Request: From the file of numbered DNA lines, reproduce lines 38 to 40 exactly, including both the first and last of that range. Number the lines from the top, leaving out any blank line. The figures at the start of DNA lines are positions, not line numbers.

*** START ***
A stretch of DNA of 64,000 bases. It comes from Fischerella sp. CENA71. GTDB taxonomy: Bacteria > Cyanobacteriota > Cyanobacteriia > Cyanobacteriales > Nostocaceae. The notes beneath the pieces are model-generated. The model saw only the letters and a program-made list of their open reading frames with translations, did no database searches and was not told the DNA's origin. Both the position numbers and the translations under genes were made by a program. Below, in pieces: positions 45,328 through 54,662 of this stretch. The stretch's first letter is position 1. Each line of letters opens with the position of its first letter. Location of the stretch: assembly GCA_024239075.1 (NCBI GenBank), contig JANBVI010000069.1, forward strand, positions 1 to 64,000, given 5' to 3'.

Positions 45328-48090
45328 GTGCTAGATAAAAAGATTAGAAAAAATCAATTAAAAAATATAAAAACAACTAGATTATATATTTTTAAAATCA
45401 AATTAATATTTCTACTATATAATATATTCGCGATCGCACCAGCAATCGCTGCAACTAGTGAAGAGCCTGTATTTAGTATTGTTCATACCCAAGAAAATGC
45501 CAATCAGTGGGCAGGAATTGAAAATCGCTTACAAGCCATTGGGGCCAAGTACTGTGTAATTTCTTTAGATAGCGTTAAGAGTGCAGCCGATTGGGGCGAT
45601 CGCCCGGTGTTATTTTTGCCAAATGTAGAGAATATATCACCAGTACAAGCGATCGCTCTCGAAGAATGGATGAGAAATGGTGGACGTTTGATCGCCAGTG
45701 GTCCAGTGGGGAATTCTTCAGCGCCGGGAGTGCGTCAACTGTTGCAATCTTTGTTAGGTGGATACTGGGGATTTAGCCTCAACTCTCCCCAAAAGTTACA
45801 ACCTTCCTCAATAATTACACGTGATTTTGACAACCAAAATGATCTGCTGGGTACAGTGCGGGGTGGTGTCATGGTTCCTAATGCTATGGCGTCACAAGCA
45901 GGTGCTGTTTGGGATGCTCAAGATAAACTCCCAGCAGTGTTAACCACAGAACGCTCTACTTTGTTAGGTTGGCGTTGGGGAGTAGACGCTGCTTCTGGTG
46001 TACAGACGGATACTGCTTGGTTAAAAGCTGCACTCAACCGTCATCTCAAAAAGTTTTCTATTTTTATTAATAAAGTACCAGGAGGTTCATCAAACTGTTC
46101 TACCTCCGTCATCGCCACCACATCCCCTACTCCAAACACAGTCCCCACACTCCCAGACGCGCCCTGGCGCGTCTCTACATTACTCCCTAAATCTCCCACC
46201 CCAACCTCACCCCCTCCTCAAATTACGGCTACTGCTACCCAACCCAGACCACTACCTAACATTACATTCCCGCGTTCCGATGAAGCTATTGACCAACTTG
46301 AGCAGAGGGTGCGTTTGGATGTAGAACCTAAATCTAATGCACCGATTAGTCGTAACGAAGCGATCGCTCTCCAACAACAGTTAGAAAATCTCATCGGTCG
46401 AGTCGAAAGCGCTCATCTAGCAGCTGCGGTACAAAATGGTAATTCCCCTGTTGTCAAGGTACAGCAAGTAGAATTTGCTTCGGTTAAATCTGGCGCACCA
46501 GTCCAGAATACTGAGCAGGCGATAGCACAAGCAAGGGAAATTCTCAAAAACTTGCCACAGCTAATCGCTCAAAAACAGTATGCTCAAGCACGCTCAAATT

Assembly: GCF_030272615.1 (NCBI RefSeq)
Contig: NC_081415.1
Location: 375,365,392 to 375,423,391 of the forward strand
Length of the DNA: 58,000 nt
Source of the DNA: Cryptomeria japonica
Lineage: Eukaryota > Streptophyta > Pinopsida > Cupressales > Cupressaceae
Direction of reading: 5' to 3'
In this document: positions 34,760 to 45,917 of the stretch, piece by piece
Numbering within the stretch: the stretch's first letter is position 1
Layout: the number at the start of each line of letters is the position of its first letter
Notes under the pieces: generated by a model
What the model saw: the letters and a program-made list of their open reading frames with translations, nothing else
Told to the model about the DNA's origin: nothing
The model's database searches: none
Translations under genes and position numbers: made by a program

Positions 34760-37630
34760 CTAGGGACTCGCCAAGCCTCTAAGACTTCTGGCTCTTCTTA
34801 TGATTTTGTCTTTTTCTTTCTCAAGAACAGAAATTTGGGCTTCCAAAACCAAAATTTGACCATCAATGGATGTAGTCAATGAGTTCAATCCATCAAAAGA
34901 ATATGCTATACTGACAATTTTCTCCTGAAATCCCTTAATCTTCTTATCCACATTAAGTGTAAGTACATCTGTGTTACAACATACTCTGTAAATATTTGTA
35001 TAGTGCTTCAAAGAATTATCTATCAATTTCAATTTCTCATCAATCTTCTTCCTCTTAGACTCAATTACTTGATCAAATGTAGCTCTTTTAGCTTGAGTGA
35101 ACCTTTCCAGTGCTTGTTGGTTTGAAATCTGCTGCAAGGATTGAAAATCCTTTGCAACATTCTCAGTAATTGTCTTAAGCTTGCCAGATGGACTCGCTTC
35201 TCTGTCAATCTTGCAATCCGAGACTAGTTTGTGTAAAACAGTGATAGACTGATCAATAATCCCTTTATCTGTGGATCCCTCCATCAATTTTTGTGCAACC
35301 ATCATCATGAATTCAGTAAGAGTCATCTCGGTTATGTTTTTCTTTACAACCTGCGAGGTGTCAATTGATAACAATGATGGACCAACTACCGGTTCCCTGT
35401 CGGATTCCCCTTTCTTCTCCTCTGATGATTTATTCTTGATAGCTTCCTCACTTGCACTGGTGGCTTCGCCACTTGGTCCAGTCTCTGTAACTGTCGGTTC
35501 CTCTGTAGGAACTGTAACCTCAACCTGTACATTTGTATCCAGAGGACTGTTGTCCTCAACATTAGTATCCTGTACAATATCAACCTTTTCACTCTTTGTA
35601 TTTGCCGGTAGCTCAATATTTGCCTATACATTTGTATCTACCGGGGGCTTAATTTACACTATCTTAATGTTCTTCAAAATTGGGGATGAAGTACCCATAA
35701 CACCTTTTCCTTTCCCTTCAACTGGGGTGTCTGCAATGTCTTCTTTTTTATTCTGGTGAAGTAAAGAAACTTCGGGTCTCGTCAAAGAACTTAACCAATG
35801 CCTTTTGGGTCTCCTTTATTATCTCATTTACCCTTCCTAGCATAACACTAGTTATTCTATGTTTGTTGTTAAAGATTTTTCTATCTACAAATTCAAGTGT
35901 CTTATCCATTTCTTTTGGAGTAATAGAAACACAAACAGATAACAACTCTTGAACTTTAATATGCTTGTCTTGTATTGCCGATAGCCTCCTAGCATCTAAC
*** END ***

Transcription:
35301 ATCATCATGAATTCAGTAAGAGTCATCTCGGTTATGTTTTTCTTTACAACCTGCGAGGTGTCAATTGATAACAATGATGGACCAACTACCGGTTCCCTGT
35401 CGGATTCCCCTTTCTTCTCCTCTGATGATTTATTCTTGATAGCTTCCTCACTTGCACTGGTGGCTTCGCCACTTGGTCCAGTCTCTGTAACTGTCGGTTC
35501 CTCTGTAGGAACTGTAACCTCAACCTGTACATTTGTATCCAGAGGACTGTTGTCCTCAACATTAGTATCCTGTACAATATCAACCTTTTCACTCTTTGTA